7 Tips on How to Choose an Instrument to Play ...

The majority of us listen to music, but if you want to become a music maker rather than a listener, you need to know how to choose an instrument to play. If you’ve always had a passion for a particular instrument – then fine – just go for it. If however, you’re just unsure, it’s not so easy. You might be concerned about your age (no way – no-one is ever too old to learn anything!), size of instrument, cost, difficulty and even size. Hopefully, these tips on how to choose an instrument to play will help you decide.

1. Consider Your Personality

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The first factor you need to think about when you're wondering how to choose an instrument to play - and truly enjoy it - is your personality. For example, if you are the independent or meditative type and enjoy being alone with your thoughts, classical guitar may be perfect for you. Or, if you are generally tense, nervous or hyperactive, percussion instruments like drums or bongos can be a great way to release negative energy – and have tons of fun as well!

2. Think about the Time You Can Invest in Studying

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Another important factor in choosing an instrument to play is the time you have available – or are willing - to invest in studying. Any instrument will require a lot of practicing if you want to truly master it, but some are easier than others. If you don't have much time on your hands, don't bother with something like the kora or the violin, which can be very difficult even at beginner and intermediate levels. A simple rhythm instrument like the djembe or the above-mentioned bongos – or even rhythm guitar - can be the best solution for busy people.

3. What Practice Space do You Have Available?

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While you may love testing your skills all day, others may not be so keen on having to listen to you. Thus, the type of practice place you have available is also an important factor to consider when wondering how to choose an instrument to play. If you live in a thin-walled apartment in the middle of Chicago, perhaps drums or the Highland bagpipes aren't exactly your best option – unless maybe if all your neighbors are deaf. If you live on a farm in the middle of nowhere, feel free to play whatever you want, my friend!

4. Consider Your Physical Limitations

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With enough will, you can learn to play just about any instrument, but various physical limitations can make it considerably harder for you. For example, if you can't hoist heavy objects, it won't be the best idea to choose the upright bass. Likewise, if you don't have good lung capacity, it may trickier for you to study the saxophone. Also, string instruments can hurt your fingertips, especially when you first start studying or after heavy practice sessions. If you're not ready for a little pain or soreness, you may want to choose something else.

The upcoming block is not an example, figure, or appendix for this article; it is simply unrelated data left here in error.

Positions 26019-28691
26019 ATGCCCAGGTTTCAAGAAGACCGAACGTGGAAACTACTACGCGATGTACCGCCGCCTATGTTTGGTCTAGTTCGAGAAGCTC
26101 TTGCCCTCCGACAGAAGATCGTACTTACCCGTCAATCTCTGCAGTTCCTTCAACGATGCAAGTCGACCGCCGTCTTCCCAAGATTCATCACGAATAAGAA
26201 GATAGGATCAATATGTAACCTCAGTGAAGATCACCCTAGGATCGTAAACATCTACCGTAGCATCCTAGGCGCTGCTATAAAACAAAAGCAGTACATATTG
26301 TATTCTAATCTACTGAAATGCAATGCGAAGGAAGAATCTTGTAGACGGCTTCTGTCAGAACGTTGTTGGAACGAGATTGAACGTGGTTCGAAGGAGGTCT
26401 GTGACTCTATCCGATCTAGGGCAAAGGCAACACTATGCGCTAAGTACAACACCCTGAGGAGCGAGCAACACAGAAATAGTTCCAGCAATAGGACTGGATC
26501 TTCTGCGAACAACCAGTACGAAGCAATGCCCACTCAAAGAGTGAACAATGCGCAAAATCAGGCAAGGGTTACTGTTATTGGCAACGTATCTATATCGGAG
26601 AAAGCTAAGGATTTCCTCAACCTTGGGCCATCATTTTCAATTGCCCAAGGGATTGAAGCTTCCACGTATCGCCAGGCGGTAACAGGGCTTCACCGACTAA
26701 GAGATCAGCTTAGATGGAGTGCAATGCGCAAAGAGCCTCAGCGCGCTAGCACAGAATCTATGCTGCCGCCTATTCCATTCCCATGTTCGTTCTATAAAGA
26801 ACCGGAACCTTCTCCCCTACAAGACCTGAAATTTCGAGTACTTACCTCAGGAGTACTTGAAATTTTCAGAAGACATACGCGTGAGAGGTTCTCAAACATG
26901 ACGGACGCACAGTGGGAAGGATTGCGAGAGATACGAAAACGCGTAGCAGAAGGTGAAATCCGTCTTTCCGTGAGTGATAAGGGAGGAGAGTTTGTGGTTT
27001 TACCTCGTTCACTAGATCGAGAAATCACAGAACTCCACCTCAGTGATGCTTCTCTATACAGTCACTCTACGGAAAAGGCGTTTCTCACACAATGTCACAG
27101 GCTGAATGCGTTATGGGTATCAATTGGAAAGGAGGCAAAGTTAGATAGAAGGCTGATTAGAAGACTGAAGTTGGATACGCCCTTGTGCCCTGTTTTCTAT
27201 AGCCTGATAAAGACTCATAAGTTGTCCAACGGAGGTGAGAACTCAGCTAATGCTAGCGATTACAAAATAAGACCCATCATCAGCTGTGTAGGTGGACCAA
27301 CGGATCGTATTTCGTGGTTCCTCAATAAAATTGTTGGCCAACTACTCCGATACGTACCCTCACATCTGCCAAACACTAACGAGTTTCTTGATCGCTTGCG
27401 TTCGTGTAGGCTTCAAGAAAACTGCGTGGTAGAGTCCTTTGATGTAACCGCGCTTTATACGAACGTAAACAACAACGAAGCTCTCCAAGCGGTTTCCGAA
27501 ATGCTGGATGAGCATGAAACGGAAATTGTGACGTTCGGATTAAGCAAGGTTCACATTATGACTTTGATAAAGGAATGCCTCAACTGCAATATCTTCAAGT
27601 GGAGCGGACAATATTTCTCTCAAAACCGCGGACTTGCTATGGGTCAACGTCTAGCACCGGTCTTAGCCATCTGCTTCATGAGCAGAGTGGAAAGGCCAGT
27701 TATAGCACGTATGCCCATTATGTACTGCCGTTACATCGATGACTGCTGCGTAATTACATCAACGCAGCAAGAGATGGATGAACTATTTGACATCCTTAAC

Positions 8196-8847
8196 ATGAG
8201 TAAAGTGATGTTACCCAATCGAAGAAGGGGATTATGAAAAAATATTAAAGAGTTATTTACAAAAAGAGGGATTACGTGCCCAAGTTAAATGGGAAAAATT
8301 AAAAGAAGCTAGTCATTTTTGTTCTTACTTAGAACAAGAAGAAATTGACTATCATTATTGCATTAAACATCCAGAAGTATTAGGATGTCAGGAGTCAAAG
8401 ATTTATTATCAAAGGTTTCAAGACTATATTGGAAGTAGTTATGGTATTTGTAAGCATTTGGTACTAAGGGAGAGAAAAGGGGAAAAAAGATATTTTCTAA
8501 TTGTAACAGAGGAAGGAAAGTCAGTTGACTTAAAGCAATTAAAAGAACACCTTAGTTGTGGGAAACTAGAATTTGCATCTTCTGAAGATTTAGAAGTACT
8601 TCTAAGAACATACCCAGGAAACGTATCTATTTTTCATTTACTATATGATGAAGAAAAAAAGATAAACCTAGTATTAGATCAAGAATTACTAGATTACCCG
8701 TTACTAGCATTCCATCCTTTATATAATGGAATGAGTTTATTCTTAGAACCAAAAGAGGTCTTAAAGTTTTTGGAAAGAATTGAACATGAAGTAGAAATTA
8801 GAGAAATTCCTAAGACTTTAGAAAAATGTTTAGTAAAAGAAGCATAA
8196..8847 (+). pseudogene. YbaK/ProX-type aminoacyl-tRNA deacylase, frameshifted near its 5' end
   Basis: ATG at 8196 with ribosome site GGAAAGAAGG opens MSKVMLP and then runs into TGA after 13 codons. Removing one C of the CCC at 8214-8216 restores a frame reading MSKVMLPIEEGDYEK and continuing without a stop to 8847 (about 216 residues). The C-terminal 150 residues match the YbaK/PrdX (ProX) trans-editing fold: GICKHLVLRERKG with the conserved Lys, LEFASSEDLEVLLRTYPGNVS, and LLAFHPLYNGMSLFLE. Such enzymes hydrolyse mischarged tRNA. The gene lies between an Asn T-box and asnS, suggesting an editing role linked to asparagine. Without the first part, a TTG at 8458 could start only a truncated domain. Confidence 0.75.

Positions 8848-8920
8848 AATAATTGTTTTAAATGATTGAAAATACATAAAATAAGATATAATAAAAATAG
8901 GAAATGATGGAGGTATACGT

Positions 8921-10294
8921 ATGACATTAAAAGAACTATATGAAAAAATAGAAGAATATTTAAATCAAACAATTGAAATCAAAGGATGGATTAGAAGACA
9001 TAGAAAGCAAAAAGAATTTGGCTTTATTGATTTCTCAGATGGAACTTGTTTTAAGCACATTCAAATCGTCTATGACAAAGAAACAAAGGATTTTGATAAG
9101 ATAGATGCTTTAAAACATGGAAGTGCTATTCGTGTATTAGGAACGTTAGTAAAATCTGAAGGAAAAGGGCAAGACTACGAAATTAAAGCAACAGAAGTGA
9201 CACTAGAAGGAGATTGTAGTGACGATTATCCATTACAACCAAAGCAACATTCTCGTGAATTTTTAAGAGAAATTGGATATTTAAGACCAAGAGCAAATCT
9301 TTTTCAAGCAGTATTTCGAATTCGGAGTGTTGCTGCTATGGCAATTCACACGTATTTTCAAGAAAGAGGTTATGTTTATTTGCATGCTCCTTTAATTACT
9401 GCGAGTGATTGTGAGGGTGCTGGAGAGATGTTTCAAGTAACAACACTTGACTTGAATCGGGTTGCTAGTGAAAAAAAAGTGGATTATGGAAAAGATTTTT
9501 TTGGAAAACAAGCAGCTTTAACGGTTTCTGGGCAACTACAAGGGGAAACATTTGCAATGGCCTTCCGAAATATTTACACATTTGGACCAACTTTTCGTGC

5. Solo or in a Band?

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Before getting to the question of how to choose an instrument to play, you must decide whether you want – or can – play in a band or not. Some instruments, such as the bassoon, shine best in ensembles. Therefore, if you're not the social type or you simply don't have anyone around to pick a tune with, you might have a hard time keeping it up.

6. Leader or Support Role?

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If you want to play in a band or ensemble, what role would best fit you? Do you like being out front? Choose an instrument that gets a lot of attention and plenty of solos, such as the lead guitar in rock bands or the sax in jazz groups. If you don't like to be under the spotlight, a support role, such as something in the rhythm section, may suit you better.

7. Consider Your Budget

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As much as we hate it, budget can play a big role in choosing an instrument to play. Though most instruments come in various price ranges depending on the quality level, some types are considerably more expensive than others. For example, a perfectly playable tin whistle can cost you around 15 bucks, while a student-level cello will usually have you forking out a few hundred dollars.

I hope you’re now in position to take your ambition to play a musical instrument forward. I’d love to hear what instruments you’re considering.

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